by Kyle Wintersteen - Tuesday, July 31, 2012
After Lyme disease reared its ugly head in 1975 and subsequently spread throughout much of the country, it changed how we care for our gundogs. We vaccinate them against the disease. We check them for ticks after every hunt. And we apply monthly tick repellents such as Frontline and Advantix. Yet, if you own enough dogs over the course of enough years, it's likely one or even a few will contract Lyme. And let's not forget that you yourself are susceptible.
The funny thing about Lyme is how little we still know about it. We don't even know for certain how it came about, but it's been assumed that overpopulated deer herds facilitated a boom in the tick population and, therefore, the Lyme epidemic. But a new study out of the University of California-Santa Cruz defies the conventional wisdom, suggesting that the spread of coyotes across the northeastern United States had far more to do with the tick-Lyme boom than deer.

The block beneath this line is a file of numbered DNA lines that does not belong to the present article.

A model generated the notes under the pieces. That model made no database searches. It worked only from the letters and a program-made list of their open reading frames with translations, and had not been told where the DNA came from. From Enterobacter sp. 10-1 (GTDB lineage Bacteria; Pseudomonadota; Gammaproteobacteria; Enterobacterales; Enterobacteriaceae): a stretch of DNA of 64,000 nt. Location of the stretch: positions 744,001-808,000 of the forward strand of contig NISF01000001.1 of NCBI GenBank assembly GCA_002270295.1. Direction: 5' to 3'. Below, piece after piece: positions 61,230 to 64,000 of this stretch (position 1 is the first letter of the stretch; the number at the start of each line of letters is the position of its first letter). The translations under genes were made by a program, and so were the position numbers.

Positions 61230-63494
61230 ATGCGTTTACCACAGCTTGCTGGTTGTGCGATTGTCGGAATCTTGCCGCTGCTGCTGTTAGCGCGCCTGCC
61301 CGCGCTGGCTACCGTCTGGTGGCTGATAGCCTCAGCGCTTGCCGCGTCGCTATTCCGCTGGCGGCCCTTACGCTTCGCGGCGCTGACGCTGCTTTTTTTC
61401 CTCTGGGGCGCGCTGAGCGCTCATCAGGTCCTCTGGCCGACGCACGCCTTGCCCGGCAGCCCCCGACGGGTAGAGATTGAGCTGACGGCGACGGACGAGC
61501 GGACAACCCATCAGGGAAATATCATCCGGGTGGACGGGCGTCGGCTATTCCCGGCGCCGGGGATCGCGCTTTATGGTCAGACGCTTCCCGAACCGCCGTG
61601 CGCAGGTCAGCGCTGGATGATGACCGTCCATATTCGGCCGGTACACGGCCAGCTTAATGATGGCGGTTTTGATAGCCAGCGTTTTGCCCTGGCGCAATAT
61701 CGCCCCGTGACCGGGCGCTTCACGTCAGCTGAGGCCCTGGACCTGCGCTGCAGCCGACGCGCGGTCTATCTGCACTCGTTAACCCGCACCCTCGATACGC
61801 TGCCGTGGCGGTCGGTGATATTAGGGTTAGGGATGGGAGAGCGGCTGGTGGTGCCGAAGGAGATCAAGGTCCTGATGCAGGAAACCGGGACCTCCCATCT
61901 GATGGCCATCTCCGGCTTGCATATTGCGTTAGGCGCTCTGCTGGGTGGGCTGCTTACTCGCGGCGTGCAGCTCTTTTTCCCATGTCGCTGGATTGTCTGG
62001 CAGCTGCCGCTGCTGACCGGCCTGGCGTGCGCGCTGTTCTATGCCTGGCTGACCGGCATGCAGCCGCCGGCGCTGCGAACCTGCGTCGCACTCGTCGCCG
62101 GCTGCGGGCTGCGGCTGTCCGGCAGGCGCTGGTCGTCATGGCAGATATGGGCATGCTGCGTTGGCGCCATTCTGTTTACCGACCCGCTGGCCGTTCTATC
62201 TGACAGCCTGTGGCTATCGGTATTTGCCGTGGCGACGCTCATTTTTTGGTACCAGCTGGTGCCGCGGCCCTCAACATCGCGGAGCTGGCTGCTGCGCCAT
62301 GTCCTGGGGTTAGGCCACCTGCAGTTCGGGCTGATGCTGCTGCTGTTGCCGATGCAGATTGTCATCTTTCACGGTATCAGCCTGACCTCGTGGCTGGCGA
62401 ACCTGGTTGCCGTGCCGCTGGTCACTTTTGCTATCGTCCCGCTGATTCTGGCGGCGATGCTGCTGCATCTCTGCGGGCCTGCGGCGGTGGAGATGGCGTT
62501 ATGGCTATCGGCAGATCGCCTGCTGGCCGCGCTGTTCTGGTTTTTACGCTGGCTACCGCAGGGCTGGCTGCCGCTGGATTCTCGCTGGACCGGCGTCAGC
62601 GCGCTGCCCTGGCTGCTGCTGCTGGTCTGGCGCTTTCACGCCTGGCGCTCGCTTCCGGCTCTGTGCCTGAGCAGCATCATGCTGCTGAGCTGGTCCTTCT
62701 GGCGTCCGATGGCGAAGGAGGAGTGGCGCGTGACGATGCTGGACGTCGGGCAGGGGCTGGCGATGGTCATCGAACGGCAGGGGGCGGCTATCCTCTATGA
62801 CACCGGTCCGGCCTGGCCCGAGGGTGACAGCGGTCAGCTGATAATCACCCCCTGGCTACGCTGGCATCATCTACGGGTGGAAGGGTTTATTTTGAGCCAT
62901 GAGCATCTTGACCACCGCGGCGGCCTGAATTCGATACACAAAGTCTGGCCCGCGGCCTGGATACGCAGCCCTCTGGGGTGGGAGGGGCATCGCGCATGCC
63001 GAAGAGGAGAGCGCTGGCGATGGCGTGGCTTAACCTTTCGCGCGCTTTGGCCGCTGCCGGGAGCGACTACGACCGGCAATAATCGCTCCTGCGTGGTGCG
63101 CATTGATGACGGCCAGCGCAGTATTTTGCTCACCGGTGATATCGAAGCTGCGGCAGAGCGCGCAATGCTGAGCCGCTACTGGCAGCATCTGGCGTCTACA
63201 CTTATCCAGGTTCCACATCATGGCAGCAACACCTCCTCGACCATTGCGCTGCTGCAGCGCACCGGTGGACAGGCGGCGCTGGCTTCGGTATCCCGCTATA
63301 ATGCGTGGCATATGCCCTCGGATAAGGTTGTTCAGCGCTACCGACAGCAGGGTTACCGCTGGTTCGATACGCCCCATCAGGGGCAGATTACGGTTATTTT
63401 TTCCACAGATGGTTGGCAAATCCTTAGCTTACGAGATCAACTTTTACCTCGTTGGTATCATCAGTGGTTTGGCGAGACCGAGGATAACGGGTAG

According to the study, the removal of wolves by settlers of the northeastern United States paved the way for coyotes to spread east (wolves do not tolerate coyotes in their territory). And, as coyotes have entered the northeastern United States, which is outside their traditional range, they have in turn taken a toll on red fox populations.
"A new top predator has entered the Northeast and has a strong impact on the ecosystem," study researcher Taal Levi said in a statement. Coyotes kill a lot of foxes and, more importantly, he said, " ... Foxes often don't build dens when coyotes are around."
So, what's this have to do with Lyme? According to the study, fewer red foxes have allowed their favorite foods—namely mice, shrews and chipmunks—to greatly expand their populations. And such rodents are just as susceptible to carrying and spreading deer ticks as deer are.
What do you think? Could it be that the current scourge of Lyme-carrying deer ticks was caused by something other than deer?
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